Uhler's Arctic (Oeneis uhleri) (Reakirt, 1866)

Diagnosis: The upperside is dull greyish brown, with up to five eye-spots on each wing; these are more developed on the hindwing with the largest eye-spots sometimes having white pupils. The eye-spots are repeated beneath. The underside of the hindwing is coarsely striated in dark brown and buff, and the outer half of the wing is much paler than the base. Wingspan: 35 to 46 mm.

Subspecies: There are five subspecies, of which three occur in Canada. Subspecies varuna occurs in the Prairie Provinces and is described above; subspecies nahanni, known only from a few specimens from the Mackenzie Mountains, Northwest Territories, is darker grey above and below; subspecies cairnesi, which occurs in Yukon and the northwestern corner of the Northwest Territories, is pale ochre above with the eye-spots less contrasting.

Range: Uhler's Arctic flies in the midwestern U.S. and in the Prairie Provinces from southwestern Manitoba to the Peace River District of British Columbia; northward it flies in Yukon, western Northwest Territories, and northeastern Alaska.


Specimen collection data


Similar Species: The most similar species is the Chryxus Arctic (O. chryxus). The Alberta Arctic (O. alberta) has greater eye-spot development on the forewing, and has a sharply angled dark line on the forewing underside. [compare images]

Early Stages: The larvae are greenish tan, with grey and blackish lateral stripes. The head is brown with six darker stripes. They feed on many species of grasses (Scott, 1986).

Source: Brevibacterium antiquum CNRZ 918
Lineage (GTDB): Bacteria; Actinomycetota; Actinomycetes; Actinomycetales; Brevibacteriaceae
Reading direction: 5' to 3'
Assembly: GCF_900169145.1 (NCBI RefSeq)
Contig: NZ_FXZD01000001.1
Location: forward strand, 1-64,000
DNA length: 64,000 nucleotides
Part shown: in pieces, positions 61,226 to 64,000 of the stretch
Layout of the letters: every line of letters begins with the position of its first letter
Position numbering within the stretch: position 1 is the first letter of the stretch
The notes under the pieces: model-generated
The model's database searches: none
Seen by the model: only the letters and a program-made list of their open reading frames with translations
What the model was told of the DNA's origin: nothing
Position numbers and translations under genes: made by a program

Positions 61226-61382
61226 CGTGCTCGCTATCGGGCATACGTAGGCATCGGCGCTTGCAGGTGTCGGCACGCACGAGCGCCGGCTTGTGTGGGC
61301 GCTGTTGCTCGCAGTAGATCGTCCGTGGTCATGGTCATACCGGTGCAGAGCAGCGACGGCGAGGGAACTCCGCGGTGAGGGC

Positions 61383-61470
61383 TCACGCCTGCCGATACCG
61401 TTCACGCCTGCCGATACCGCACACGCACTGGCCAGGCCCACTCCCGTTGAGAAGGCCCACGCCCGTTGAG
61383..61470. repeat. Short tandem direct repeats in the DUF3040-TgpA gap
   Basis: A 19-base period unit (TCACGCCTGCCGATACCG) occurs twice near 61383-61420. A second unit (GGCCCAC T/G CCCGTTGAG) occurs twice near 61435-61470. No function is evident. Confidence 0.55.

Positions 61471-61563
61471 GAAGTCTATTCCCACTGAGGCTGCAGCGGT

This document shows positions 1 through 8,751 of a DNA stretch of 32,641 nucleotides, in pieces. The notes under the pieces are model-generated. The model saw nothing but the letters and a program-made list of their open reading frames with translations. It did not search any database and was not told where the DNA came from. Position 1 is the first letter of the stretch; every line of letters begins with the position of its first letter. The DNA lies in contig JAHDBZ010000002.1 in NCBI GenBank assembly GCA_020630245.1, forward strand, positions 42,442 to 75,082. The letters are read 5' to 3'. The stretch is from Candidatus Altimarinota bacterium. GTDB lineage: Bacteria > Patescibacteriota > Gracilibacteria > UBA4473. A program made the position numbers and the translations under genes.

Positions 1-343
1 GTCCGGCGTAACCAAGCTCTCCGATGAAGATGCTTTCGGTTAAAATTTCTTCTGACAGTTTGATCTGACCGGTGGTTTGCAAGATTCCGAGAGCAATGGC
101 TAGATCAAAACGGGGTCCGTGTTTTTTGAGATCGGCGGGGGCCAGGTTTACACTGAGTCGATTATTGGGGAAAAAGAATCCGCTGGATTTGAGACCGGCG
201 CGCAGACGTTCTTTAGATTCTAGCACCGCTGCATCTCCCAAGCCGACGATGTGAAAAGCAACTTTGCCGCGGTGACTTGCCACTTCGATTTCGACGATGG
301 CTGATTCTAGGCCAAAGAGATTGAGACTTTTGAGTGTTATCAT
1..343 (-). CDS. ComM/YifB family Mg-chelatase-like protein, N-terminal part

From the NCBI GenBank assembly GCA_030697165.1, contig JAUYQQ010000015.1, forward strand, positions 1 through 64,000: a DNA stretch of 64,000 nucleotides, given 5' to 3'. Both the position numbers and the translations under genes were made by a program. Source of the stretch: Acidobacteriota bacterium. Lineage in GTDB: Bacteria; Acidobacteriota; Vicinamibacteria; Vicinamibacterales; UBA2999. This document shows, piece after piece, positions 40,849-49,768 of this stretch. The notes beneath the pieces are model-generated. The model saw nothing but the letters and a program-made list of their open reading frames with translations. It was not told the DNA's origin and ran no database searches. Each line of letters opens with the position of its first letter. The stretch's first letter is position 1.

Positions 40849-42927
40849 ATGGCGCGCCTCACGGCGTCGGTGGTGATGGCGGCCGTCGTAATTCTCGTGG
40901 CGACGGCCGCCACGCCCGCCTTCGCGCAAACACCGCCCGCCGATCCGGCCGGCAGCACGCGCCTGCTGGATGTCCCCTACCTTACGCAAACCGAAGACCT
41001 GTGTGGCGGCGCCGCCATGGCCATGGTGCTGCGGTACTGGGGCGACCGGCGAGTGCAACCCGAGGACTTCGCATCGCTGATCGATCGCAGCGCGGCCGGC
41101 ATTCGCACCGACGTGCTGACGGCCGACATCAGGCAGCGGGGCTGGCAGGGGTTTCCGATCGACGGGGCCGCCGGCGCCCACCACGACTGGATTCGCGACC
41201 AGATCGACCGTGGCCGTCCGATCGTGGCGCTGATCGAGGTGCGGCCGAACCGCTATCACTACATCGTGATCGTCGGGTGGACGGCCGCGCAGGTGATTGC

Abundance: This is generally a common species, particularly in prairie regions.

Flight Season: From mid-May to mid-July; uhleri flies every year, but it is more common, at least in the northwest, in odd-numbered years.

Habits: In the Prairie Provinces, uhleri flies in areas of dry, sandy prairie, lightly grazed areas, and open woods, preferring hilltops and ridges where there are bunch grasses. Farther north and west it is found in clearings in forest and scrub, up to at least 3000 metres. In the north subspecies cairnesi flies in high-elevation, dry steppe-like tundra. It often lands on bare ground, where its underside coloration helps it to avoid detection. Males have the unusual habit of hovering, several metres above the ground, presumably searching for females in the grass below.

© 2002. This material is reproduced with permission from The Butterflies of Canada by Ross A. Layberry, Peter W. Hall, and J. Donald Lafontaine. University of Toronto Press; 1998. Specimen photos courtesy of John T. Fowler.